According to another embodiment, there is provided a method of processing neural signals. The method comprises the steps of acquiring a dynamic range for a plurality of neural signals, compressing the dynamic range for the plurality of neural signals, and quantizing the compressed dynamic range for the plurality of neural signals using a delta sigma analog-to-digital converter (ΔΣ ADC).

BRIEF DESCRIPTION OF THE DRAWINGS

Preferred exemplary embodiments will hereinafter be described in conjunction with the appended drawings, wherein like designations denote like elements, and wherein:

FIG. 1 is a partial, segmented view of a biological recording device;

FIG. 2 is a cross sectional view of a recording platform for the biological recording device of FIG. 1;

FIG. 3 is an enlarged view of an exemplary tip of a probe shank;

FIG. 4 is a die photo-micrograph of a fabricated recording platform;

FIG. 5 is a schematic diagram of a 1,024-channel biological recording platform;

FIG. 6 shows graphical representations of biological electrical activity processing;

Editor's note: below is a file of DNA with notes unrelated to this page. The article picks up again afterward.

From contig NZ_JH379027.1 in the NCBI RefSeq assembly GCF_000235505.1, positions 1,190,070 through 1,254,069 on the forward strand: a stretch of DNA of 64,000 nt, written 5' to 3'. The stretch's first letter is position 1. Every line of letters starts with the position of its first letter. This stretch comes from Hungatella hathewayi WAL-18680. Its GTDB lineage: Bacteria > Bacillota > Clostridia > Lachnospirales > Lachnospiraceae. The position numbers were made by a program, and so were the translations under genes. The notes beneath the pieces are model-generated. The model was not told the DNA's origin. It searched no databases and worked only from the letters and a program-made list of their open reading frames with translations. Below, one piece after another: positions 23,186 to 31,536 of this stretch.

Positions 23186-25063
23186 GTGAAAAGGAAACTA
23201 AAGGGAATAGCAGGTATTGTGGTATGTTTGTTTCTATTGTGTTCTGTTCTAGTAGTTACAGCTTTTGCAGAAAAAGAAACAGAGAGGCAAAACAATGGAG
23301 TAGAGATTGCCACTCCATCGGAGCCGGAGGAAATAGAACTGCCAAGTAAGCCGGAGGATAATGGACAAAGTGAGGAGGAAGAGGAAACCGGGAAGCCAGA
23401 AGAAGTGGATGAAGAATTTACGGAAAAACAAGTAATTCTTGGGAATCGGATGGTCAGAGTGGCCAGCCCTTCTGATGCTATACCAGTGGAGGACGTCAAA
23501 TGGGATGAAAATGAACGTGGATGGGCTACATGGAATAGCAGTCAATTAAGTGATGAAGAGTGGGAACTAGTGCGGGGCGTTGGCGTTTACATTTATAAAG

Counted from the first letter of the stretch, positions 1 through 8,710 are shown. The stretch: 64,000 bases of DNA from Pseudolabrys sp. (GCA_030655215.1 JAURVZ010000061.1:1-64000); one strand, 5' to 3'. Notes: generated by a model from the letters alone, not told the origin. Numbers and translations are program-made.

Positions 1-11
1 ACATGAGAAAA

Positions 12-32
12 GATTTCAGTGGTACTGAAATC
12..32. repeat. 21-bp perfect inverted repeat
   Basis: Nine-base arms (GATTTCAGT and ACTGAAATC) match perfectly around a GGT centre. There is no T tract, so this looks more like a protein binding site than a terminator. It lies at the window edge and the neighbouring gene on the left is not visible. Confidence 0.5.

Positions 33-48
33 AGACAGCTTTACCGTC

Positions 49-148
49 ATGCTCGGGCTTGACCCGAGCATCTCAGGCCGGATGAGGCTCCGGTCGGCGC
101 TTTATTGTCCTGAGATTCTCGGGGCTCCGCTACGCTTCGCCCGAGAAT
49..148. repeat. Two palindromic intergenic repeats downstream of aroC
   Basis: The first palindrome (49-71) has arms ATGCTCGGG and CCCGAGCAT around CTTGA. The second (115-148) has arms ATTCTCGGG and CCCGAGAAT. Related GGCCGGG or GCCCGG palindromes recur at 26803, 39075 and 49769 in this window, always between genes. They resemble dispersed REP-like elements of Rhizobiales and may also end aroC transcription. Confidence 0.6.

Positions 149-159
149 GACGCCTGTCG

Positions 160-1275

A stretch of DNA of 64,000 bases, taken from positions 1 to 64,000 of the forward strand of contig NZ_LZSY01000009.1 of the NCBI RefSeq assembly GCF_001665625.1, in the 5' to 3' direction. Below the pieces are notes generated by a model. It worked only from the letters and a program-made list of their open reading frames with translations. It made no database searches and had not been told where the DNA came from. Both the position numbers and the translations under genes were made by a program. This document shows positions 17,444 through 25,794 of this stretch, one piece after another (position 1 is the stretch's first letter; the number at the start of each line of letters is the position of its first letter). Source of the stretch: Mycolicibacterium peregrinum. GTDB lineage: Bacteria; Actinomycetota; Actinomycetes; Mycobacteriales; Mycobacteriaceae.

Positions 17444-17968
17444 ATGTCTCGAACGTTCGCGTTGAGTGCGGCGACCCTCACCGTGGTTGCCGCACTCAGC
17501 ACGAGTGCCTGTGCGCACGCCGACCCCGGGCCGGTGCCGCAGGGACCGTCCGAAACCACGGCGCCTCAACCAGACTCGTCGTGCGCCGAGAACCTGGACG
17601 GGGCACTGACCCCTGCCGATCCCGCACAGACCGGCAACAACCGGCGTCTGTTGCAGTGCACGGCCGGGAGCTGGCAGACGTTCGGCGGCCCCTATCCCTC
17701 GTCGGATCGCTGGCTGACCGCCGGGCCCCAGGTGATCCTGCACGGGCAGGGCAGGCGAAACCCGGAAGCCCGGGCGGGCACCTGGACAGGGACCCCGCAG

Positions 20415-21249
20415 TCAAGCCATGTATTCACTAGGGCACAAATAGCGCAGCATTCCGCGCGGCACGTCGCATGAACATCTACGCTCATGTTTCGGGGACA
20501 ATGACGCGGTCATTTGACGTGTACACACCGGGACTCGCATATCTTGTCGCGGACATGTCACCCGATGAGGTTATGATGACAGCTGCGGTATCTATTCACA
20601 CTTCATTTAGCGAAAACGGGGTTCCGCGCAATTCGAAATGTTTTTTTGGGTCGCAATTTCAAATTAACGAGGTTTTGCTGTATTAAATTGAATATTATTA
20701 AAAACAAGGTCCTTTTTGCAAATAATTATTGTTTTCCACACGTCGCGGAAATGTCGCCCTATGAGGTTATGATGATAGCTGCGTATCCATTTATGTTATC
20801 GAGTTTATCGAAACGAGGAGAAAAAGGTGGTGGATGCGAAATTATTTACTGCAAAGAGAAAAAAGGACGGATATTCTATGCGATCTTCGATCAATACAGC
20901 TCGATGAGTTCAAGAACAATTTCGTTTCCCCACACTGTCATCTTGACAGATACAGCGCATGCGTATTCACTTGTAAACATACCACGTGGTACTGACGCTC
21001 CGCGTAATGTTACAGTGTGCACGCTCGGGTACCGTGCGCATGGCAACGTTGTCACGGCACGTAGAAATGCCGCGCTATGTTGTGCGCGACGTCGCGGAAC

FIG. 7 is a schematic diagram of a single channel delta-modulated, delta-sigma analog-to-digital converter analog front end architecture (Δ-ΔΣ ADC AFE);

FIG. 8 is a schematic diagram of a transconductor Gm1 for a low noise amplifier (LNA);

FIG. 9 is a schematic diagram of a programmable gain amplifier (PGA);

FIG. 10 is a schematic diagram of a transconductor Gm2 for the PGA of FIG. 9;

FIG. 11 is a schematic diagram of a first transconductor Gm3 in a continuous time (CT) Δ-ΔΣ ADC;

FIG. 12 is a schematic diagram of a dynamic comparator used as a 1-bit quantizer for a Δ-ΔΣ ADC;

FIG. 13 is a block diagram of a CT Δ-ΔΣ ADC;

FIG. 14 shows a modified quantizer inside of the CT Δ-ΔΣ ADC of FIG. 14;

FIG. 15 is a graph illustrating the frequency response of a sinc2 filter for the decimation of the output of the Δ-ΔΣ ADC;

FIG. 16 is a graph illustrating the signal-to-quantization-noise ratio (SQNR) of first and second order ΔΣ, and Δ-ΔΣ ADC for different over-sampling ratios (OSR);

FIG. 17 is a graph illustrating the SQNR of a second order ΔΣ modulator and a Δ-ΔΣ ADC for different bandwidth signals;

FIG. 18 shows in vivo measurement of local field potentials (LFPs) and bandpass filtered action potentials (APs) using a biological recording device according to one embodiment;

FIG. 19 is a graph illustrating power spectra of recorded and reconstructed neural signals;

FIG. 20 compares energy-area figures of merit (FoM) for various biological recording devices;

FIG. 21 is a graph illustrating LNA gain over various frequencies;

FIG. 22 is a graph illustrating input referred noise over various frequencies;

FIG. 23 is a graph illustrating PGA gain over various frequencies; and

FIG. 24 is a graph showing measured characteristics of a ΔΣ ADC.